124 min., rated PG-13.
"Joy" is inspired by the true stories of daring women, particularly one Joy Mangano who invented the Miracle Mop and would go on to build her own empire. It's the third collaboration between writer-director David O. Russell and Jennifer Lawrence (as well as Bradley Cooper and Robert De Niro) after 2012's "Silver Linings Playbook" and 2013's "American Hustle" but can't really be compared to those other films. While not a complete success, the film is a winning, offbeat mess of sorts. Based on a story he wrote with Annie Mumolo (2011's "Bridesmaids"), Russell's screenplay is a semi-fictionalized biopic, playing fast and loose with the truth, but more of an unusual Cinderella story with her mop rather than a prince. Putting another feather in her cap, Lawrence's solidly mature performance holds together the shambling parts of "Joy."
Bright and full of ideas since she was a child, Joy (Lawrence) has put her dreams on hold to take care of everyone else in her life. She lives at home with her two children, grandmother Mimi (Diane Ladd), and mother Terry (Virginia Madsen), who wastes away watching soap operas on TV in bed. Her Brazilian ex-husband, Tony (Edgar Ramirez), has moved to the basement and soon joined by Joy's temperamental father, Rudy (Robert De Niro), who's been kicked out by his second wife. Taking care of the in-house plumbing and doing the books for her dad's auto body business with her bitter half-sister Peggy (Elizabeth Röhm), Joy finally comes up with a manufacturing idea after plans of patenting her inventions have all turned into non-starters. She comes up with a prototype for a self-wringing mop, and with the financial support of Rudy's loaded new girlfriend Trudy (Isabella Rossellini) and Tony's connections, she gets an interview at home shopping network QVC with slick manager Neil Walker (Bradley Cooper). Successful sales won't happen overnight, but Joy's mop could take her to the top.
As director David O. Russell's films tend to be high-wire acts that could collapse any minute in tone or structure but rarely do, "Joy" might have a few too many screws loose on the onset to really gel. It's rather apropos that the film opens with a sequence from a tacky "Dynasty"-esque soap opera (starring Susan Lucci, Maurice Benard and Laura Wright)—and a very spot-on one at that—because, thereafter, the film's rocky first twenty minutes is so forcefully broad and madcap all at once to take in Joy's wacky dysfunctional life. Once Joy writes up the plans for the mop in crayon and later pitches it to the men at QVC, the film finds its footing. The scenes at QVC are amusing to watch, with a gussied-up Joy sticking to her guns when it comes to how she's dressed on-camera and Melissa Rivers providing a startlingly canny appearance as her late mother Joan, a recurring on-air celebrity spokesperson. There's also a dreamy, whimsical flashback where Joy and Tony sing a duet of Frank and Nancy Sinatra's "Something Stupid" on stage.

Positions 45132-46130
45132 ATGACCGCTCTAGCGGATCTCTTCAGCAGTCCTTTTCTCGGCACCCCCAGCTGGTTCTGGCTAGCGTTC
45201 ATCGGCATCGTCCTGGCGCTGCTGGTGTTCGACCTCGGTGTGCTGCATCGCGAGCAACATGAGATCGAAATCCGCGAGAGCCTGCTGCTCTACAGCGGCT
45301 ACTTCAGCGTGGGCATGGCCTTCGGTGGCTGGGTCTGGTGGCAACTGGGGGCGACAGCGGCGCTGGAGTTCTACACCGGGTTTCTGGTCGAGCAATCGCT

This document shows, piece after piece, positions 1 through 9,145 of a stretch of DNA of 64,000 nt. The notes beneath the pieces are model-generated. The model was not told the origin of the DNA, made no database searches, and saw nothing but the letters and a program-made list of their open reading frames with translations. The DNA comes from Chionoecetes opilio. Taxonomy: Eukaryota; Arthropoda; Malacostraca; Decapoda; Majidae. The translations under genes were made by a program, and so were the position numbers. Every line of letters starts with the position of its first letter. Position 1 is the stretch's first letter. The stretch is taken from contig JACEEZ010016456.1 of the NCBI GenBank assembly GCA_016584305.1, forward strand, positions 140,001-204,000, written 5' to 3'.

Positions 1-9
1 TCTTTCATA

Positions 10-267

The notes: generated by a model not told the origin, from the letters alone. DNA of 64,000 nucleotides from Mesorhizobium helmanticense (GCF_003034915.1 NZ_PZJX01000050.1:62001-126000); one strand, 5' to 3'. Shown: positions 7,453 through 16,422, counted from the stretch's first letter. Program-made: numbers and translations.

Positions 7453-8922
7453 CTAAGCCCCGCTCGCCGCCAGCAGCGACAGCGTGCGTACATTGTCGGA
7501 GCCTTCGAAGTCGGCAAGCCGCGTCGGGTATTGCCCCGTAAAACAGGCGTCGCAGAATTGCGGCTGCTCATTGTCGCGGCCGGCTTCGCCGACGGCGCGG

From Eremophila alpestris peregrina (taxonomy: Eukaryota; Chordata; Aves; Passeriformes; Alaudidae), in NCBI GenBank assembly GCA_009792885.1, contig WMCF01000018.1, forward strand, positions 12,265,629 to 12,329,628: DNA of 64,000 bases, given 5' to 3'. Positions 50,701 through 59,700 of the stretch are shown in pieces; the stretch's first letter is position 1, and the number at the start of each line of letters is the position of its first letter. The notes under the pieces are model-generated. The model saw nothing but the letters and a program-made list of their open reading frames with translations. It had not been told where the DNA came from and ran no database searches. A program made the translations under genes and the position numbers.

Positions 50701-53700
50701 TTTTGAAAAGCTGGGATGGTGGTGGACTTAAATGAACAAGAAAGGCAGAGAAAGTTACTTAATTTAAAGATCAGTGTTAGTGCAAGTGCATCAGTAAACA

Per usual, 25-year-0ld Jennifer Lawrence is wise beyond her years and sells the role of 35-year-old Joy with enough moxie and charisma for the whole cast. As strong and scrappy as Joy is written, Lawrence has no problem commanding every scene with resolve and personality, while traversing so many different notes to an arc from hapless divorced single mother to successful business woman. None of the supporting performances are poor, but many of the actors don't have much to do. Robert De Niro gets to be more manic than dynamic as Rudy; Edgar Ramirez is terrific as Tony, Joy's ex who still believes in her and ends up being the most supportive; and Isabella Rossellini is comically sharp in her scenes as Trudy. Also, Virginia Madsen is tragic and eventually endearing as Terry, Joy's housebound mother; Dascha Polanco (Netflix's "Orange Is the New Black") has delightful moments as Joy's supportive childhood friend Jackie; and Diane Ladd is a warm presence, but her part as Mimi relegates her fully to narrator duties. Finally, Bradley Cooper is his magnetic self as Neil Walker, whose partnership with Joy stays refreshingly professional. If one wants to see one film this year with Lawrence and the third-billed Cooper, make it "Joy" rather than "Serena," even if they're on screen together throughout in the latter.
If it hasn't already been figured out, the chief reason to see "Joy" is Jennifer Lawrence. Her performance resonates and enough memorable moments help smooth out some heavy-handedness—Joy giving herself a haircut is too much of a shorthand for growth and a cicada metaphor is very on-the-nose—and meandering detours in the unpolished script. Lawrence can't be improved, and "Joy" might improve upon more than one viewing. It's too wayward and disarming to dislike, and it certainly isn't ordinary, so that's a joy to see.
Grade: B -